Navid Mahmoudi’s Afghanistan-Iran production “Seven and a Half” will have its world premiere at the Busan International Film Festival’s ‘A Window on Asian Cinema’ strand.
Mahmoud previously wrote and produced “A Few Meters of Love,” which was Aghanistan’s entry to the Oscars in 2014. “Parting,” which he wrote and directed, was the country’s entry in 2016.
Meanwhile, Iranian project “African Violet” from Mona Zandi Haghighi (“Friday Evening”) will also play in Busan’s Asian strand. It arrives in Korea after playing at home at Fajr, and winning a jury special mention at Tripoli.
The connection between the two films – and the regular supply of high quality Iranian and Afghan films to major film festivals – is Paris-based production, distribution, promotion and sales outfit DreamLab Films. Spearheaded by Nasrine Medard de Chardon, the company was set up in 2000 and since then has championed more than 60 features and shorts from the region. Many have won awards.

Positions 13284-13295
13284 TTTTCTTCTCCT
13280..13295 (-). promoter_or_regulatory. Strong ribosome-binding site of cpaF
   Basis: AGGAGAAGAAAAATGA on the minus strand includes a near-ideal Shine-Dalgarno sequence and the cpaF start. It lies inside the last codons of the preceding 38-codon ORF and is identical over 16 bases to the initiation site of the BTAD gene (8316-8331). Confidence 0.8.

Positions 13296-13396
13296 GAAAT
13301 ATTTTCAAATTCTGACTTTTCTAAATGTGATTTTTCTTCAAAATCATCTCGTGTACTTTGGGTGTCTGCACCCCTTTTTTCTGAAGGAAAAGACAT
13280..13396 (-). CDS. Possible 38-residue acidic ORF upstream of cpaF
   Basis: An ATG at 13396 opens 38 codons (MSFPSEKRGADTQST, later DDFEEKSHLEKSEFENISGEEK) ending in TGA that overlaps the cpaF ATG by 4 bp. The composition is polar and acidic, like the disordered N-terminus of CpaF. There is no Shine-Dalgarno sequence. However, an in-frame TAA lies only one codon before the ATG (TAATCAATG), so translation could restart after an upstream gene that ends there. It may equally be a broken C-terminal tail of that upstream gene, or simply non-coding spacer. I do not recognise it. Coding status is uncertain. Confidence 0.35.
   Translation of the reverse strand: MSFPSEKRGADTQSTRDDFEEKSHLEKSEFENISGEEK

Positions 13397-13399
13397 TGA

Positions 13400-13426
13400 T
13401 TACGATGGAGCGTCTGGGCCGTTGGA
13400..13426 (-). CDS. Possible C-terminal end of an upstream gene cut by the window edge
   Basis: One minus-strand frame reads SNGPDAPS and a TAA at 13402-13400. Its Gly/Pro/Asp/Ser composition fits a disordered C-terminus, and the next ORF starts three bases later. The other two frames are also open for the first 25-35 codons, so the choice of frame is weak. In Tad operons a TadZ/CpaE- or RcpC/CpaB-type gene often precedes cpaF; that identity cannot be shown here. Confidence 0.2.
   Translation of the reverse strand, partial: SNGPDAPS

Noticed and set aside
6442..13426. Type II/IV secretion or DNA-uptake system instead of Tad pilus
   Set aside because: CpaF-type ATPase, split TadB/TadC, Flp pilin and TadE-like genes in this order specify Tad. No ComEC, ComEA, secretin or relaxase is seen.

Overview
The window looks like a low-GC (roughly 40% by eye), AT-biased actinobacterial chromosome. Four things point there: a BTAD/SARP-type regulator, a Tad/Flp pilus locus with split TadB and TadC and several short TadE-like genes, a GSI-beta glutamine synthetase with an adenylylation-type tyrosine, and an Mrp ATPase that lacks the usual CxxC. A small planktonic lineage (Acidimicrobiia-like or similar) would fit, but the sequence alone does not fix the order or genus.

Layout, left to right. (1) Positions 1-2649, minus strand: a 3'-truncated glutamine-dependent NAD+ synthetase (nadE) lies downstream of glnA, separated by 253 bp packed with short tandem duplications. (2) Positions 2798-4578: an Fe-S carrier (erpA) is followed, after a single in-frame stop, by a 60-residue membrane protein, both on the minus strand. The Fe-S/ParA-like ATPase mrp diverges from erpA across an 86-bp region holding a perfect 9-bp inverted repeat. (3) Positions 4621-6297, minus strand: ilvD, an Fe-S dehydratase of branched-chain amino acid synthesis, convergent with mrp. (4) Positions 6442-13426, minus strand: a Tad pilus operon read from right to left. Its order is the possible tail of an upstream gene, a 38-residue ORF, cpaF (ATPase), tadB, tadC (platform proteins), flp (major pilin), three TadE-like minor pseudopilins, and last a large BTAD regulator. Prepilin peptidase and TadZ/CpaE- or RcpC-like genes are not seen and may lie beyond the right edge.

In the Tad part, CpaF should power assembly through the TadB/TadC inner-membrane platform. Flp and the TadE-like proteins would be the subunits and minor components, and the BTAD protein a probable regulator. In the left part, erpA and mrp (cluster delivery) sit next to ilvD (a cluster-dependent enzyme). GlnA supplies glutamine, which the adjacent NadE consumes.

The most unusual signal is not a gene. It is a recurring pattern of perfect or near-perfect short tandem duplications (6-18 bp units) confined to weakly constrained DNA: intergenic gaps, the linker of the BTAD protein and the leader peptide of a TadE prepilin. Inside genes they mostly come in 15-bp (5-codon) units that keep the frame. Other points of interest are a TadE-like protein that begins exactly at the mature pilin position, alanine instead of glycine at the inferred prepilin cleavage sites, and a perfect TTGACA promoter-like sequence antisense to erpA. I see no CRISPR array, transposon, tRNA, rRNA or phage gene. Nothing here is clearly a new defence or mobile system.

“DreamLab has as its priority the discovery and development of new talent,” Medard de Chardon told Variety. “If a film can demonstrate awareness and sensibility in a novel way that connects with the public, DreamLab will do its best to promote it and its director.”
The stage at which DreamLab gets involved with a film varies. In some cases it is on board at script stage, in other cases it comes in a post-production or after completion. Some of DreamLab’s earlier successes include Asghar Farhadi’s “About Elly” and “A Separation.”
“After having been screened at an international festival, and perhaps having gained an award, distribution, both national and especially international, can take place,” says Medard de Chardon. “For example, ‘Dressage,’ a first feature directed by Pooya Badkoobeh, having won a prize at Berlinale 2018, went on to have a successful international promotion and will be released in France in 2020.”
After finding “African Violet” and “Seven and a Half” slots at Busan, Medard de Chardon will turn her attention to other films in DreamLab’s pipeline, beginning with Mehrdad Oskouei’s feature documentary “Sunless Shadows.”
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